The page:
Co-founded by Kenny Dichter, David Baxt, Bill Allard and Brookhaven native Robert Withers, the business hosted an event Thursday for current and prospective members at DeKalb-Peachtree Airport near Chamblee.
“Atlanta is a pretty significant market for us,” said Withers, a Marist graduate who now lives in New York. “We democratized private aviation into 25-hour [fractional jet] cards. We further democratized it and drew the pyramid even further. Members join the club like a country club.”
The way the company works is people can join Wheels Up by paying a $15,750 initiation fee, which includes the first year’s dues. After that, dues are $7,250 annually. Wheels Up also charges an hourly rate for rental of its fleet of 15 King Air 350i jets (it plans to add Cessna Citation XLS planes to its fleet in June). For the King Air, the rent is $3,950 an hour.
Dichter, Wheels Up’s CEO, owned Marquis Jets before selling it to NetJets and its parent company, Omaha, Neb.-based Berkshire Hathaway, in 2011 for an undisclosed amount. Wheels Up was launched in August, when the company, boosted by more than 300 investors, including some in metro Atlanta, placed an order with Wichita, Kan.-based Beechcraft Corp. for 105 jets worth $1.4 billion after raising more than $70 million in equity, Withers said. But it did not officially open until November, starting in the Northeast, Southeast and West Coast markets. Next year the company plans to add service in Chicago, Texas and Europe.
Wheels Up has high expectations for growth, said Withers, its executive vice president. He expects Wheels Up to have 37 jets, including 27 King Airs, by year’s end.
Withers, who worked with Ditcher for eight-and-a-half years at Marquis before spending a year and a half as a sports agent for Aces Inc., said the company has more than 415 members nationwide and between 25 and 30 in metro Atlanta. He said Wheels Up is expected to have 1,000 members overall by year’s end and up to 300 members in metro Atlanta in the next five years.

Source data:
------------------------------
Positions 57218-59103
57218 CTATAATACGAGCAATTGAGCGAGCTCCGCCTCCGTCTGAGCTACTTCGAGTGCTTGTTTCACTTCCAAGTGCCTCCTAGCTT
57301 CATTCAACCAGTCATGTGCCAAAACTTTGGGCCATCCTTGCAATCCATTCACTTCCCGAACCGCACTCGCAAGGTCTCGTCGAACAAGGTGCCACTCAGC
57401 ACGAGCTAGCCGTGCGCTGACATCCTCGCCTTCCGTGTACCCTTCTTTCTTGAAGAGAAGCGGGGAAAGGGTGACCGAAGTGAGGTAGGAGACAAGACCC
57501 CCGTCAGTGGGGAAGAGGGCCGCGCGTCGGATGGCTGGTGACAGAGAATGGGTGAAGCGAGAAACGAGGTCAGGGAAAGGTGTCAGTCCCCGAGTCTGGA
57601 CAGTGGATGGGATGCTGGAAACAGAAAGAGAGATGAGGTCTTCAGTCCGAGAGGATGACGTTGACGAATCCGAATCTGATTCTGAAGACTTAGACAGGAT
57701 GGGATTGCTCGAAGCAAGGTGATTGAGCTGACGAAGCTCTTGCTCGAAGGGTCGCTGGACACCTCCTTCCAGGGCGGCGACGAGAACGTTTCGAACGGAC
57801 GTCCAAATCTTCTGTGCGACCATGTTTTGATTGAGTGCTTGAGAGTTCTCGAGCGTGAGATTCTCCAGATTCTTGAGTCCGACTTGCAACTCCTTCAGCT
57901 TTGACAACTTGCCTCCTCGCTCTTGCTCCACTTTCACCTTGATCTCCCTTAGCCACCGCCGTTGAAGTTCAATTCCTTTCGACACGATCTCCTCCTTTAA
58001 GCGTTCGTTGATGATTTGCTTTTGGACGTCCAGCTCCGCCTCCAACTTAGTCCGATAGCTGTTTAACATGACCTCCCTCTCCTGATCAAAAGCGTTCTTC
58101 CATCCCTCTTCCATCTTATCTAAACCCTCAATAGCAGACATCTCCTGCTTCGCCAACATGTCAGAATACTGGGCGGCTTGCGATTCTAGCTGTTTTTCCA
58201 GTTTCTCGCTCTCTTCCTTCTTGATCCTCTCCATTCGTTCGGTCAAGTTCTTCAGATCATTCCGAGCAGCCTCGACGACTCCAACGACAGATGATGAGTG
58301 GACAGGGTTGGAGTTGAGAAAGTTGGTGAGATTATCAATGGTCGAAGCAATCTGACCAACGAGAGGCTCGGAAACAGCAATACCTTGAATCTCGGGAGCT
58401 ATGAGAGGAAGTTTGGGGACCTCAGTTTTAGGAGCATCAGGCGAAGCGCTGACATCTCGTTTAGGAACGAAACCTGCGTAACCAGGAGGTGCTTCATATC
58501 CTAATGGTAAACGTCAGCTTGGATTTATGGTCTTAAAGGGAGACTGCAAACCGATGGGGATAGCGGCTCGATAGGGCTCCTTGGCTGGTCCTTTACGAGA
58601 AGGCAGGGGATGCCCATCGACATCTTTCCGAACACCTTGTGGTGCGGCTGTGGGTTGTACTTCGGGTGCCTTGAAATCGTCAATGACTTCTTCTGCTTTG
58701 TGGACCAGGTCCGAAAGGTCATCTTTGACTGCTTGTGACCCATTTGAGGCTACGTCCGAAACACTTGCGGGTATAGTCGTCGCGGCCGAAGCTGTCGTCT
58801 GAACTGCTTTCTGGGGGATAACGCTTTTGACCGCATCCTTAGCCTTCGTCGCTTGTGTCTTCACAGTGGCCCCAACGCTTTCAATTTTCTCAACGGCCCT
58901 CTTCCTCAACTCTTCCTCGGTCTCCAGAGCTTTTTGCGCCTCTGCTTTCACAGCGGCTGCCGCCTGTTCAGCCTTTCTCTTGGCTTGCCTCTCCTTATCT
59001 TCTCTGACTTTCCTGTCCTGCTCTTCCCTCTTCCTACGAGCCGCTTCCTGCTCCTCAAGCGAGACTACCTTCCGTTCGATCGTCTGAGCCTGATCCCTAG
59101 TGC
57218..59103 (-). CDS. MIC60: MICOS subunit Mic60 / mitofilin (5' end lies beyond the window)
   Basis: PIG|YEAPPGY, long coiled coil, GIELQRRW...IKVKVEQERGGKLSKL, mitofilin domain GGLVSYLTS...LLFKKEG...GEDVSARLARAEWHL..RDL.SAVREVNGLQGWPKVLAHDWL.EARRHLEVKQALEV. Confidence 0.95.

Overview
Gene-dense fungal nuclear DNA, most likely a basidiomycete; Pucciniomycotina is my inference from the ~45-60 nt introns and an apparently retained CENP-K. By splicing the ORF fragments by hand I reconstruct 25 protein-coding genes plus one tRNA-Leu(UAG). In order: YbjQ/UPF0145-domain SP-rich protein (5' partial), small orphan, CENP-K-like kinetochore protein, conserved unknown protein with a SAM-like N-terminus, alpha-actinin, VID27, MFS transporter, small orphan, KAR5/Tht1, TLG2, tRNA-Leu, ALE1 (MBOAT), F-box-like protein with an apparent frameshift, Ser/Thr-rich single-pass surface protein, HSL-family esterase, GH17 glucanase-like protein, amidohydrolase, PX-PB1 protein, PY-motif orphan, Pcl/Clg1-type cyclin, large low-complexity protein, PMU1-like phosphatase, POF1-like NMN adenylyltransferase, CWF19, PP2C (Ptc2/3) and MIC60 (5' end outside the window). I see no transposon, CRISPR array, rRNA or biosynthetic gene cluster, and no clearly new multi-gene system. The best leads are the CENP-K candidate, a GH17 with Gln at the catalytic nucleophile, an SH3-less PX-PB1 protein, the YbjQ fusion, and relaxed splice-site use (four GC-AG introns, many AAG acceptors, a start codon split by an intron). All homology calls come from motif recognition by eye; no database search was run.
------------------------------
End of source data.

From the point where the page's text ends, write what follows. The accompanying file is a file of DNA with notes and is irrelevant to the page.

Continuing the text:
“The model really resonates in Atlanta because the King Air is the perfect airplane for Atlantans to go to Hilton Head, St. Simons [Island], Destin, 1,000 miles and in,” Withers said. “We saw this spring, as a precursor of the fall, a number of people use it to go around on college tours. I also see this as a Game Day plane for people to head out to college football destinations with their buddies across the Southeast.”
He said Wheels Up can do business anywhere there’s an airport. In metro Atlanta most of its clients use PDK but some use the Fulton County and Buford airports, Withers said.
He also said the company has a luxury lifestyle component, Wheels Down, which specializes in hospitality. In the first of what will be an annual party, it hosted an event in New York the night before the Super Bowl. Wheels Down also hosted a party the week of the Masters golf tournament in Augusta in April.
Wheels Up is also planning to launch “within several months” an iPhone app that would allow members to book flights while on the go and even share rides, Withers said.
Brookhaven resident Merek Shoob, who is both an investor in and member of Wheels Up, said he got involved for several reasons.
“[I am a] frequent private flyer, like the concept and liked the success we saw with the prior endeavor,” Shoob said, referring to investing in Marquis Jets. “[The 350i is a] great plane/flying experience. The new 350i’s are outfitted well and [an] enjoyable way to travel.”